Lisa Millman

Date of Award


Document Type

Open Access Thesis

Degree Name

Medical Doctor (MD)

First Advisor

Joanne Foody


The National Cholesterol Education Program (NCEP) Expert Panel on Detection, Evaluation, and Treatment of High Blood Cholesterol in Adults (ATP III) guidelines have defined a high density lipoprotein cholesterol (HDL-C) of <50 mg/dL in women and <40 mg/dL in men as a risk factor for cardiovascular disease. Our research aim was to examine the relationship between untreated HDL-C levels below this recommended level on five year cardiovascular, stroke, and all-cause mortality in adults over 71 years of age. The Established Populations for Epidemiologic Studies of the Elderly (EPESE) is a prospective cohort study of community dwelling adults over 65 years of age in East Boston, MA; Iowa and Washington Counties, IA; New Haven, CT; and Durham, NC. The National Institutes of Aging (NIA) started EPESE to study health, social, psychological, and economic aspects of older adults lives through extensive annual interviews. The EPESE dataset is further enriched by serum measures including low-density lipoprotein cholesterol (LDL-C), HDL-C, total cholesterol, triglycerides, glucose, BUN and creatinine, which were obtained at the sixth annual follow-up interview. Our primary outcome was all-cause mortality with secondary mortality outcomes of acute myocardial infarction (AMI), coronary artery disease (CAD) not AMI, and congestive heart failure (CHF). The mean age of our cohort was 78.7 years with the majority being female (63.86%), white (88.15%), and married (52.80%). Just over half (52.07%) of our cohort met the criteria for low HDL-C as defined by ATP III. Chi square and Fisher exact test were used to compare demographics (age, gender, race, marital status, education), clinical variables (history of MI, cancer, diabetes, angina, smoking, alcohol use), and functional variables (activities of daily living, gross mobility, cognitive status) at baseline and five year follow-up. Cox proportional hazard models were created using a step-wise approach to assess the impact of low HDL-C on mortality. Low HDL-C was not significantly associated with crude all-cause (P= .413), AMI (P= .473), CHF (P= .259), and stroke (P= .345) mortality. HDL-C was significantly associated with unadjusted CAD (P= .033) mortality. However, after adjustment for demographics, clinical, and functional variables as well as the other blood values all outlined above, HDL-C was not associated with five year all-cause, AMI, CAD, CHF or stroke mortality with adjusted hazard ratios of (HR=1.03, 95% CI 0.90-1.18), (HR=1.09, 95% CI 0.70-1.71), (HR=1.33, 95% CI 0.91-1.92), (HR=1.07, 95% CI 0.63-1.81) and (HR=0.80, 95% CI 0.51-1.27) respectively. In older community dwelling adults enrolled in EPESE, low HDL-C levels as stratified by current recommended guidelines (<50 mg/dL in women and <40 mg/dL in men) were not associated with increased risk of five-year cardiovascular, stroke or all-cause mortality. HDL-C alone may have minimal effect on future longevity in older adults due to competing risk and co-morbid conditions. Further studies are required to determine whether the movement toward more aggressive lipid profile interventions specifically to raise HDL-C in older adults would prove beneficial in this growing segment of our population.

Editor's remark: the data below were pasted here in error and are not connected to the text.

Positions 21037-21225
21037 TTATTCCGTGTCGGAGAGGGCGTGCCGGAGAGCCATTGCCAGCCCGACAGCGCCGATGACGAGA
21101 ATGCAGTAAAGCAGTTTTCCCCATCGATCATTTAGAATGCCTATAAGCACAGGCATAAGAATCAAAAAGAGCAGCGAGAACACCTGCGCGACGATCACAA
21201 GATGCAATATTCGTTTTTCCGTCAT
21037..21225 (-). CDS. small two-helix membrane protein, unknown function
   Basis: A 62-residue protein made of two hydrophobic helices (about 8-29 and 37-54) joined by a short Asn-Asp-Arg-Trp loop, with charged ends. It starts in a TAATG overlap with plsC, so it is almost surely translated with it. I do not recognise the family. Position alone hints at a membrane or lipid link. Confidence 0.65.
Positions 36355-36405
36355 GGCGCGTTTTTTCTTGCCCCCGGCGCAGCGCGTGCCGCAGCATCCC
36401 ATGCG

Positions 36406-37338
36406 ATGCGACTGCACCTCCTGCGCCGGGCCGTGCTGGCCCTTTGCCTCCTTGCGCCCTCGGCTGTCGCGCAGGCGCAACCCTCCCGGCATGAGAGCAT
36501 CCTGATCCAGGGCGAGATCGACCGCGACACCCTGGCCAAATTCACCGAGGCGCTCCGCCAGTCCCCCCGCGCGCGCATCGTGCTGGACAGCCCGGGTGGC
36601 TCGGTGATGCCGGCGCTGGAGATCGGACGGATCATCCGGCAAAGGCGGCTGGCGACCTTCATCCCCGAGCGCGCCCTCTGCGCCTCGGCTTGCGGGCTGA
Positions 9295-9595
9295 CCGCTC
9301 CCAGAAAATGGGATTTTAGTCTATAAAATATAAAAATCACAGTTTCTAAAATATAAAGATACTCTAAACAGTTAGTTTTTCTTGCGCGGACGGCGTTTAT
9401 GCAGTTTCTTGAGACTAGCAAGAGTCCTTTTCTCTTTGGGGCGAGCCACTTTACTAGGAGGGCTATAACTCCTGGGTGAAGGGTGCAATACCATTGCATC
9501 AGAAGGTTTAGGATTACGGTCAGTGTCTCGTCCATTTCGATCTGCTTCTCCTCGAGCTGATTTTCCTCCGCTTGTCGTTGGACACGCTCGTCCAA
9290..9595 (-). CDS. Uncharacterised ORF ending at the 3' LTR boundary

This is an Open Access Thesis.

Open Access

This Article is Open Access